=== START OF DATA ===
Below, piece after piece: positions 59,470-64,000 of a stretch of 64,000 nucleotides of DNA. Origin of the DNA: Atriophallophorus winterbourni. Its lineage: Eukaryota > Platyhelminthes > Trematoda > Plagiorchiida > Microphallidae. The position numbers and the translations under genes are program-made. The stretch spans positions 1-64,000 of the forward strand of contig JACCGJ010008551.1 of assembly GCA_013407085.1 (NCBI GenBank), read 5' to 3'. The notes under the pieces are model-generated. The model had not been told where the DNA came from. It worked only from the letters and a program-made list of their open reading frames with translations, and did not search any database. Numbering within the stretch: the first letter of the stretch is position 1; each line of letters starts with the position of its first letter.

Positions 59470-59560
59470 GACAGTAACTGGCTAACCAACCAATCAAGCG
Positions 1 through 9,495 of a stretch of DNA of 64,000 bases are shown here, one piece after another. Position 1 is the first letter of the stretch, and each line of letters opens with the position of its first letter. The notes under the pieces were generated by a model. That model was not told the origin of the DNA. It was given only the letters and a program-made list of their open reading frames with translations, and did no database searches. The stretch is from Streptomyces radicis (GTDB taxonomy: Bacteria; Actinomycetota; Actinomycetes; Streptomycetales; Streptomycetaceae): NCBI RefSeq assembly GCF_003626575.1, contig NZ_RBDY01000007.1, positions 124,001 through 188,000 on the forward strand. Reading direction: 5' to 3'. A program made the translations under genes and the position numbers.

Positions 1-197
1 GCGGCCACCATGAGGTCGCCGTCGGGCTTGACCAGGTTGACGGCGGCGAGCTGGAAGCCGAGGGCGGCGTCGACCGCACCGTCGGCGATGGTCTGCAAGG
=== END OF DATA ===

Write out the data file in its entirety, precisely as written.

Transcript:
Below, piece after piece: positions 59,470-64,000 of a stretch of 64,000 nucleotides of DNA. Origin of the DNA: Atriophallophorus winterbourni. Its lineage: Eukaryota > Platyhelminthes > Trematoda > Plagiorchiida > Microphallidae. The position numbers and the translations under genes are program-made. The stretch spans positions 1-64,000 of the forward strand of contig JACCGJ010008551.1 of assembly GCA_013407085.1 (NCBI GenBank), read 5' to 3'. The notes under the pieces are model-generated. The model had not been told where the DNA came from. It worked only from the letters and a program-made list of their open reading frames with translations, and did not search any database. Numbering within the stretch: the first letter of the stretch is position 1; each line of letters starts with the position of its first letter.

Positions 59470-59560
59470 GACAGTAACTGGCTAACCAACCAATCAAGCG
Positions 1 through 9,495 of a stretch of DNA of 64,000 bases are shown here, one piece after another. Position 1 is the first letter of the stretch, and each line of letters opens with the position of its first letter. The notes under the pieces were generated by a model. That model was not told the origin of the DNA. It was given only the letters and a program-made list of their open reading frames with translations, and did no database searches. The stretch is from Streptomyces radicis (GTDB taxonomy: Bacteria; Actinomycetota; Actinomycetes; Streptomycetales; Streptomycetaceae): NCBI RefSeq assembly GCF_003626575.1, contig NZ_RBDY01000007.1, positions 124,001 through 188,000 on the forward strand. Reading direction: 5' to 3'. A program made the translations under genes and the position numbers.

Positions 1-197
1 GCGGCCACCATGAGGTCGCCGTCGGGCTTGACCAGGTTGACGGCGGCGAGCTGGAAGCCGAGGGCGGCGTCGACCGCACCGTCGGCGATGGTCTGCAAGG